Stephanie Wilkins

Customers Are Now Free to Post Negative Online Reviews, Thanks to the Consumer Review Fairness Act of 2016

In today’s digital age, people have no hesitation in sharing their opinions on just about anything online. Internet reviews on review aggregation websites like Yelp.com or TripAdvisor.com have become a fact of life for most business owners. And while most savvy consumers know that reviews should always be taken with a grain of salt, most people make a habit of consulting user reviews before trying a new product or service.

What many people might not have realized, however, is that some businesses have long been using penalizing tactics to deny consumers the freedom to write negative reviews online whenever they’ve had a bad experience with a seller. To most, the right to do so probably seems like common sense. Nonetheless, certain retailers have been doing their best to prevent it.

No more, thanks to newly enacted legislation aimed to prevent sellers from doing just that. In one of his final moves before leaving office, President Obama signed a number of new bills into law on December 14, 2016. Among the newly enacted legislation was the Consumer Review Fairness Act of 2016 (“the Act”), which makes void certain contract provisions that prevent consumers from giving sellers negative reviews.

The Impetus for the Legislation

With the rise in popularity of online consumer review sites, an increasing number of businesses began to sneak “gag orders” into form contracts in order to protect their online reputations. Gag orders are clauses in contracts that prohibit customers from sharing honest, negative opinions about a service or company, by requiring that they pay a penalty for doing so. For example, a contract may explicitly state that customers are barred from posting bad reviews about a business on sites like Yelp or on social media, and if they do, the company can seek damages.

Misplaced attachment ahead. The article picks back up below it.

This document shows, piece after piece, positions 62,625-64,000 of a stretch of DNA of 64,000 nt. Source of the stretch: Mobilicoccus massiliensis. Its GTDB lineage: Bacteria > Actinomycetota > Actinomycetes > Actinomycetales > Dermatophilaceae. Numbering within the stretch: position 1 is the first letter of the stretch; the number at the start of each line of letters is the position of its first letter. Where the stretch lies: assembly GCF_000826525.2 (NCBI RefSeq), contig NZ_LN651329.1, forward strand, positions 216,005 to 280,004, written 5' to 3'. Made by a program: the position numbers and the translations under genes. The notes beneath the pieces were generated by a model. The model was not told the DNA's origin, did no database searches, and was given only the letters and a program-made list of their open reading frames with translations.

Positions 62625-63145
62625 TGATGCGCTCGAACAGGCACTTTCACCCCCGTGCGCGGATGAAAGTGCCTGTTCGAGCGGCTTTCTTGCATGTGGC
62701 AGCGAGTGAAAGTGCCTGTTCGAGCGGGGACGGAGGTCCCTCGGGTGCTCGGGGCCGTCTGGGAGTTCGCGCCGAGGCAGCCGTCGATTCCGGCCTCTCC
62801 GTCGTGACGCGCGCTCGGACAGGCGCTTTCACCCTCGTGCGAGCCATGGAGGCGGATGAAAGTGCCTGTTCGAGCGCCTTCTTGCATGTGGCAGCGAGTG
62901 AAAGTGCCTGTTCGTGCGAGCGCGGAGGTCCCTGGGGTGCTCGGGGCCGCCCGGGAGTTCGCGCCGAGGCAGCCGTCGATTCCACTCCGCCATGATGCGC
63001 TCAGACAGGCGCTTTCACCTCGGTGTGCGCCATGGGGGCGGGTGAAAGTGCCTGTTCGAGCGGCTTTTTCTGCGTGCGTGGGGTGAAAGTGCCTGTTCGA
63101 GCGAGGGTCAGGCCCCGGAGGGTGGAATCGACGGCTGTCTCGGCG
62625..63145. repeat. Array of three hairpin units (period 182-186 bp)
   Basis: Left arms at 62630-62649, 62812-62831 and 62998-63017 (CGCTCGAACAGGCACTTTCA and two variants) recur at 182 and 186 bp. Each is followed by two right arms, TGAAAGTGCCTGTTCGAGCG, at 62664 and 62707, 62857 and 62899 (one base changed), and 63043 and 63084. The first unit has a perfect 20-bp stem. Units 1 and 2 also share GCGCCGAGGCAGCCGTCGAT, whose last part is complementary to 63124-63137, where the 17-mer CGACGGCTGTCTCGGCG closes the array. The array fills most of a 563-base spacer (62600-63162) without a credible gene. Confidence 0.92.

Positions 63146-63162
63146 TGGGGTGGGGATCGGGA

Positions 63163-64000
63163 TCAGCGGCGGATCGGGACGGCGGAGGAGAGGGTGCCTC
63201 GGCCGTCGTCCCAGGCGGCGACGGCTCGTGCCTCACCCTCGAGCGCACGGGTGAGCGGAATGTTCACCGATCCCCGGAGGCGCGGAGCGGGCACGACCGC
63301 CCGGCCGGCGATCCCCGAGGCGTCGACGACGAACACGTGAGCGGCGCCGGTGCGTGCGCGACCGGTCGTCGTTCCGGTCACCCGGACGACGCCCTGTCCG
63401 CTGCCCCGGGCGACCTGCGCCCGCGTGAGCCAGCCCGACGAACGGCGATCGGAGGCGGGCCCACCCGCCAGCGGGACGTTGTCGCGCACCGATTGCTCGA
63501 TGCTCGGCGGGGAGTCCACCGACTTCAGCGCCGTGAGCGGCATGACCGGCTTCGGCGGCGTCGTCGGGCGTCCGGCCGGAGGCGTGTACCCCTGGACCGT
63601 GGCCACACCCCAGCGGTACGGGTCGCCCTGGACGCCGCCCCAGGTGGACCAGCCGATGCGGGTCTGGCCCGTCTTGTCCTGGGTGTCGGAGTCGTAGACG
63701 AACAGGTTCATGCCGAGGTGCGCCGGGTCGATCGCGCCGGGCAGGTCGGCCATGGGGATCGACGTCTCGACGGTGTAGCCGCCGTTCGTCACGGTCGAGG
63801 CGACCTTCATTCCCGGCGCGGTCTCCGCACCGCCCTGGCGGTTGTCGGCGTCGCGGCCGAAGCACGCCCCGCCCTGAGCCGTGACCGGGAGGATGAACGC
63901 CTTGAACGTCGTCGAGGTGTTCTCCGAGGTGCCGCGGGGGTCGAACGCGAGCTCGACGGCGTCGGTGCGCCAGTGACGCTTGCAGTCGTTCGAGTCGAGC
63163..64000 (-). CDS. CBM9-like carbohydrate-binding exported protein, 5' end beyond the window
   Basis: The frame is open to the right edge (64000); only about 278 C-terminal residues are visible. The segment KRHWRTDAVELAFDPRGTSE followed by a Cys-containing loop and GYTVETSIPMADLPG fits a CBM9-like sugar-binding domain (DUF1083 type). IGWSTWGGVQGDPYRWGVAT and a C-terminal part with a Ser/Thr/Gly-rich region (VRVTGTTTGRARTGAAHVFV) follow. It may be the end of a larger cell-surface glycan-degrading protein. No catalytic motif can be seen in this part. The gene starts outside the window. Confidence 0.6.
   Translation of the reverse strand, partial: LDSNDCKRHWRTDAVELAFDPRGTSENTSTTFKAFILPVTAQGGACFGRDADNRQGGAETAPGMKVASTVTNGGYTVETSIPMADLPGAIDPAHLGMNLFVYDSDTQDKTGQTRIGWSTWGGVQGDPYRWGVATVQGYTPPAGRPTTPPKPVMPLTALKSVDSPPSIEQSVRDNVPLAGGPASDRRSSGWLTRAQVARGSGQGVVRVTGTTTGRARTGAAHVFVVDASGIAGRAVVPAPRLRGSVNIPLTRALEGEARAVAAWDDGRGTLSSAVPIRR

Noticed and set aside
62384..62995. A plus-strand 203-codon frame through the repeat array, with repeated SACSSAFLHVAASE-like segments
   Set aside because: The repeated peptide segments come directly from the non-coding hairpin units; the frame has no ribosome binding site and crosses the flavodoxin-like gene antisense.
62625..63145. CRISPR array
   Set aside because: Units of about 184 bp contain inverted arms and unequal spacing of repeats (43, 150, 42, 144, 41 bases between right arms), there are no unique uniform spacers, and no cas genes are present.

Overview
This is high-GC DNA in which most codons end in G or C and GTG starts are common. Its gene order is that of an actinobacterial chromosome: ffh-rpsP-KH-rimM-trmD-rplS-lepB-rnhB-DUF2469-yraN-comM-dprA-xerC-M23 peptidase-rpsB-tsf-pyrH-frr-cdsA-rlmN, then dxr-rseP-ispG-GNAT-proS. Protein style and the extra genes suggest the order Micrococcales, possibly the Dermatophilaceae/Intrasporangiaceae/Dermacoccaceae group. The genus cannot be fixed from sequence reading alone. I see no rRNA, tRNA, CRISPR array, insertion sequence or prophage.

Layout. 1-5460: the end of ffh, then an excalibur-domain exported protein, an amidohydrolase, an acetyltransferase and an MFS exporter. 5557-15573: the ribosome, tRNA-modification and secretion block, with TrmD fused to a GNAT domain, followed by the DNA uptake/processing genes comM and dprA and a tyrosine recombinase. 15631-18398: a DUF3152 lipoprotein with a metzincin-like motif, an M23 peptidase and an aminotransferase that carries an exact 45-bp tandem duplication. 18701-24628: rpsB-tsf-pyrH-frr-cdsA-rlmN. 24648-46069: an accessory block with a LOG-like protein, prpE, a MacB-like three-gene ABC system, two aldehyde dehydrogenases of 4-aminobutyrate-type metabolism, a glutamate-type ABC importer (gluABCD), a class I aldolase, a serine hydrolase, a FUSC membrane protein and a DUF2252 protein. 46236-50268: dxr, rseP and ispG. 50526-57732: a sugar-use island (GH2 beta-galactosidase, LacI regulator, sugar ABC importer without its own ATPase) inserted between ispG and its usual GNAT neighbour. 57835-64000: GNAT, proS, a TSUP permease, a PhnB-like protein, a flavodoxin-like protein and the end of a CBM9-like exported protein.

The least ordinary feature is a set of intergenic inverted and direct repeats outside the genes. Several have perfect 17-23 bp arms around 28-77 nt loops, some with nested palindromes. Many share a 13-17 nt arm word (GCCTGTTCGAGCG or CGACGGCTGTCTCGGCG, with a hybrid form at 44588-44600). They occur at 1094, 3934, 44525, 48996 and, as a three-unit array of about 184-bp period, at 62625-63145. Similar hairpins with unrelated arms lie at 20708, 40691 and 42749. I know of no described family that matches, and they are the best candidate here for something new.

In one famous example, the Union Street Guest House, an inn in Hudson, New York, threatened to fine any wedding guests staying at the property $500 for each negative online review. In another infamous instance, a pet sitter in Texas served a couple with a lawsuit for over $6,700 after they wrote a negative Yelp review about the company.

In both instances, the attempts at penalties backfired against the companies due to the bad publicity they garnered. However, other businesses were free to continue imposing contract terms that would prevent consumers from expressing their honest opinions if those opinions happened to be negative. A common example can be found in many vacation home rental contracts, which include fine print saying that the homeowner may keep a housing deposit if the renter or other guests leave negative reviews of the property.

Legislative Reactions

In the wake of such egregious tales, California passed a so-called “Yelp law” in September 2014, which outlawed the use of “disparagement clauses” that barred customers from posting negative comments online about the goods or services they received. After the California law was passed, several major online review sites like TripAdvisor and Yelp joined in the effort to push for federal legislation that would similarly ban these kinds of contract provisions.

What would ultimately result in the Consumer Review Fairness Act began as two separate but highly similar pieces of legislation in both the House and the Senate late last year and earlier this year. Both bills came about in response to the increasing number of gag orders being used to silence consumers who had negative experiences with sellers or service providers.

Representative Leonard Lance, one of the congressmen behind the Senate bill, summed up the need for legislation to counteract the trend in penalties for negative reviews: “Online reviews and ratings are critical in the 21st Century and consumers should be able to post, comment, and tweet their honest and accurate feedback without fear of retribution.”

The two versions of the legislation were easily reconciled. Congress passed the new legislation on November 28, 2016, after which the bill was signed into law by President Obama. The Act renders void any clauses in form contracts that 1) restrict or prohibit the ability of individuals to provide online reviews, or 2) impose a fee or penalty against an individual for submitting an online review.